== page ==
In Fall 2019 Pierre Jardin was a Visiting Scholar at CU Boulder’s Center for the Study of Origins. Using materials collected from nearby Boulder Creek, he created this table-top garden for the Center’s beautiful space, which looks out on the Flat Irons and Front Range of the Rockies. The didactic for the garden is below.
This tribute to the CSO invites the viewer to project themselves into a ‘Petriverse,’ where they can trace itineraries along aligned stones and among rock formations and stands of thistle trees. The mind molds calmly onto a world of curvilinear forms, moving around a lithic landscape tumbled smooth by countless years in flowing water. All materials were collected during stonefishing stops along Boulder Creek on the artist’s velocipedic commute to the SEEC building.
This imaginary landscape opens up different dimensions as it is seen from different disciplinary perspectives. Archaeologists might envision it as a Megalithic Monument of the late Geolithic, whose stacked stone orbs were meant to attract and welcome cosmic deities to Earth.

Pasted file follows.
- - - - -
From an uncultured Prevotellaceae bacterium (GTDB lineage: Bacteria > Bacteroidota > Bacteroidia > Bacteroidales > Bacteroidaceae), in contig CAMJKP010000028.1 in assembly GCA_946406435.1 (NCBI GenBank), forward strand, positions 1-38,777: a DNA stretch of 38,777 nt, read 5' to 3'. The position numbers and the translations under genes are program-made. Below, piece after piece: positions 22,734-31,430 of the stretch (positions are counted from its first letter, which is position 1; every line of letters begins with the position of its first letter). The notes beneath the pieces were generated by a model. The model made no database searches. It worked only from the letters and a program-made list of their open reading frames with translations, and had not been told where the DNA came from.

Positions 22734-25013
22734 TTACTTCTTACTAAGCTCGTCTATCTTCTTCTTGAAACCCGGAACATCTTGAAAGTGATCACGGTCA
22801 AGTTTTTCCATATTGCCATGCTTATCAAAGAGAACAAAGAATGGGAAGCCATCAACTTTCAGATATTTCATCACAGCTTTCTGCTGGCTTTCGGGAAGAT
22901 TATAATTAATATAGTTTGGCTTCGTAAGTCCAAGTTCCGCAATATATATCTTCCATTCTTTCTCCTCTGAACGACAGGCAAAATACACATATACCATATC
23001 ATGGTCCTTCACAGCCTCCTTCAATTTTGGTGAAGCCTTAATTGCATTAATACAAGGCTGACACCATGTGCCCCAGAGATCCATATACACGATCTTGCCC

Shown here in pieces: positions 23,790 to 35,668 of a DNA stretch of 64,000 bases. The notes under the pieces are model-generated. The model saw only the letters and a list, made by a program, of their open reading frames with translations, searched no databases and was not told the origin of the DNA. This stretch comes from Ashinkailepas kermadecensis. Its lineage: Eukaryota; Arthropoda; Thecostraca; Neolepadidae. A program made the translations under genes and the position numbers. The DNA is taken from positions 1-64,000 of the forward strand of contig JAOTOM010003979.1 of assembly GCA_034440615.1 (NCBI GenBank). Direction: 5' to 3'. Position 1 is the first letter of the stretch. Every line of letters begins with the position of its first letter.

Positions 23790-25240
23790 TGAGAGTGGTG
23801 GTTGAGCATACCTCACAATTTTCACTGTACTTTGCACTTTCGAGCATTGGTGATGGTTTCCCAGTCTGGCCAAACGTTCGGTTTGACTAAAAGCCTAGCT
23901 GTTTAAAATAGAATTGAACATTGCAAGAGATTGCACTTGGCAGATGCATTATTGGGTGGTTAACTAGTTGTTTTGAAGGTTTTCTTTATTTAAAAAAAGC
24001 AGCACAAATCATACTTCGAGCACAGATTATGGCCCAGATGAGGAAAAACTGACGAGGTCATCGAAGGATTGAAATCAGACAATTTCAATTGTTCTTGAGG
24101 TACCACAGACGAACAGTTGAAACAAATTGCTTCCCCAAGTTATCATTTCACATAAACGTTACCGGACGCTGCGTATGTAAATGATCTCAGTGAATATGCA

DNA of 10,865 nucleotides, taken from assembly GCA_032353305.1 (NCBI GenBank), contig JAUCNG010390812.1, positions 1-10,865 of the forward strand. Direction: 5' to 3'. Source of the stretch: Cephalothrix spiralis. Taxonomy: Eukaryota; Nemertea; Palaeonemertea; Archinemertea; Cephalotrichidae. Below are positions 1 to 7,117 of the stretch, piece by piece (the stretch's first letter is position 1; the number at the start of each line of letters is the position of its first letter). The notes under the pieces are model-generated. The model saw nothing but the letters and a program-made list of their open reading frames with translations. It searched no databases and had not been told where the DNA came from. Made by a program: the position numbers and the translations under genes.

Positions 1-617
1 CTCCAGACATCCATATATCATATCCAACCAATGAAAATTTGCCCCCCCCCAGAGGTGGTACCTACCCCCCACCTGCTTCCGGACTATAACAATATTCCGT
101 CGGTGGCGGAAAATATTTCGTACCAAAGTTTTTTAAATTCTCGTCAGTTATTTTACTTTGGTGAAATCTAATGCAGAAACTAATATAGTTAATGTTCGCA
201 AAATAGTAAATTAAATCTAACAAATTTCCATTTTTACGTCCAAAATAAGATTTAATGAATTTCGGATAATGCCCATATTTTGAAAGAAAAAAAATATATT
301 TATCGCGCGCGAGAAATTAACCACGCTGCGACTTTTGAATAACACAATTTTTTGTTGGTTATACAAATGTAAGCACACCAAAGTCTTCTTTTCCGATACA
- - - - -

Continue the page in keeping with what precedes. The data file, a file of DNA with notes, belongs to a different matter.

Geologists, cognizant of Colorado petrology, will see “the long and the short of it”: bluish-whitish gnarled gneiss and speckled granites from Precambrian times, at the very origins of the state’s formation; smooth porphyry that is progeny of the Laramide orogeny that uplifted the Rockies ca. 50 million years ago.
Humanists might discern a petric poetics at play, where the intrusion of language in the landscape is smoothed over by signifiers being configured in archetypal forms (circle, half-circle, snake).
The CSO Petriverse is dedicated to the Fall 2019 Community of Scholarly Outsiders (CSO), visiting scholars David Ilan and Zee Perry, graduate students Kelly Carscadden, Kaitlyn Davis, Devin Pettigrew, and Sierra Standish, and program manager Ali Laird.